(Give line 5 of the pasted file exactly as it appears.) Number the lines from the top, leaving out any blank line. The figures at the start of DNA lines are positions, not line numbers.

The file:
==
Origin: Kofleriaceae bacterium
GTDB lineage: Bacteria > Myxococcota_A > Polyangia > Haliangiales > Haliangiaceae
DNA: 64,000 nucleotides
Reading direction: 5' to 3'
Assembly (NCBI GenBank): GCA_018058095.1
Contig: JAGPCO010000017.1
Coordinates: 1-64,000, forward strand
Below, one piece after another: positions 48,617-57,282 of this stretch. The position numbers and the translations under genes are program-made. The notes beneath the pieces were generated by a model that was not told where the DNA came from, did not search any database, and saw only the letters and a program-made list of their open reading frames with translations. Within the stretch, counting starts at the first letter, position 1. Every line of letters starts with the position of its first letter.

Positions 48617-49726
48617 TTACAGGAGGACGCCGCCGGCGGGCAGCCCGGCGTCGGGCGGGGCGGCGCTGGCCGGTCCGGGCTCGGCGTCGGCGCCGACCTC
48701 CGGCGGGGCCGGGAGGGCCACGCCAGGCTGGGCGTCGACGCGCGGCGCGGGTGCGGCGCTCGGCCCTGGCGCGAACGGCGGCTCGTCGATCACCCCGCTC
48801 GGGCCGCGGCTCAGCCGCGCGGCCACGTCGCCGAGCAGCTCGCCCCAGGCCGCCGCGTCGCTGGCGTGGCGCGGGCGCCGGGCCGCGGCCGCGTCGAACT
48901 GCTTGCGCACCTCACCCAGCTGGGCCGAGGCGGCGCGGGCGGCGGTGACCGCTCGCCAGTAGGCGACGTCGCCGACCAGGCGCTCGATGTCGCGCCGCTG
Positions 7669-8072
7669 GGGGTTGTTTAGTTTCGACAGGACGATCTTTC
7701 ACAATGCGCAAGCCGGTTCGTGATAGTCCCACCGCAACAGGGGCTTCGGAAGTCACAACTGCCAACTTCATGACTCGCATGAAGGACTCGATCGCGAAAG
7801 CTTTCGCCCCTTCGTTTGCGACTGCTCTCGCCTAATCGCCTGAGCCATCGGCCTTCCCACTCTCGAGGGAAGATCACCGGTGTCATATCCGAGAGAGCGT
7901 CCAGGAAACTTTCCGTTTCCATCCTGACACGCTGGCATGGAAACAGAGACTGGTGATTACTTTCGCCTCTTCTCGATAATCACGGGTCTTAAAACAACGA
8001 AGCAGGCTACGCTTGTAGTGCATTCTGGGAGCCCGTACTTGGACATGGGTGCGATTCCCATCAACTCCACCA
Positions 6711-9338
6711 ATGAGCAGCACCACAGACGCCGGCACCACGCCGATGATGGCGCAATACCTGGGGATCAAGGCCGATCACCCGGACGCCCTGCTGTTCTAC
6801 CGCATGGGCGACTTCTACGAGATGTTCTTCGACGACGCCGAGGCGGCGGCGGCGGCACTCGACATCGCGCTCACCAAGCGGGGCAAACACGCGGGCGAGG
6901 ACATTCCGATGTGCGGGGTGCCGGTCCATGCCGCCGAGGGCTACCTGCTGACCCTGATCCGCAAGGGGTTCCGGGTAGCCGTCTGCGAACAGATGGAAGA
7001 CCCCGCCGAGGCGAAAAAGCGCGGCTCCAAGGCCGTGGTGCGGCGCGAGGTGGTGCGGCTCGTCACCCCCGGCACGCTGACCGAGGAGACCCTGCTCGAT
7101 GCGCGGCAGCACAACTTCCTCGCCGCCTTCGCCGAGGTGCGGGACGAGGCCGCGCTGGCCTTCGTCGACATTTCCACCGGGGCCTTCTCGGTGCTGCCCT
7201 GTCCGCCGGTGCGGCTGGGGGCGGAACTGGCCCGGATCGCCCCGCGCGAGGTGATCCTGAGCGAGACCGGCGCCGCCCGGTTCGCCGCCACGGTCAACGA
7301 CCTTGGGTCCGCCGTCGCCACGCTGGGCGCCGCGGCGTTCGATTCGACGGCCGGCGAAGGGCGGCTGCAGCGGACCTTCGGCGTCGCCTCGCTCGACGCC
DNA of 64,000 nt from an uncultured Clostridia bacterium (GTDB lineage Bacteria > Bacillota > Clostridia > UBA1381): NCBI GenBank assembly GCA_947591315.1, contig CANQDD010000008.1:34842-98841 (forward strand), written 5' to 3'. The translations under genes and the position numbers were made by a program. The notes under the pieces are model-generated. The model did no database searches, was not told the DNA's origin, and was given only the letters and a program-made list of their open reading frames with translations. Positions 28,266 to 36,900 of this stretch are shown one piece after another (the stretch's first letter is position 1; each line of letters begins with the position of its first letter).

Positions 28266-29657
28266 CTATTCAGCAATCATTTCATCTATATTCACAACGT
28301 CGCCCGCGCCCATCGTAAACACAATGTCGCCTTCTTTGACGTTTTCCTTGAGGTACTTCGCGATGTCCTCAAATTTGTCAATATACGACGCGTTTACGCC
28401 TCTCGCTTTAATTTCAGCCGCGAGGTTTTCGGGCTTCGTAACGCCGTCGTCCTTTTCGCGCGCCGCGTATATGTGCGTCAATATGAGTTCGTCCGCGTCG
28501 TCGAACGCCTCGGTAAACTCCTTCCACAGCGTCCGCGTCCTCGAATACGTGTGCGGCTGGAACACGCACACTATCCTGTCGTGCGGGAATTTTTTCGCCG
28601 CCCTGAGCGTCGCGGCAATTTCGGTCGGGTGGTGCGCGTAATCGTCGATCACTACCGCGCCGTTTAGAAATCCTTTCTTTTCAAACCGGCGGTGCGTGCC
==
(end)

Assembly (NCBI GenBank): GCA_018058095.1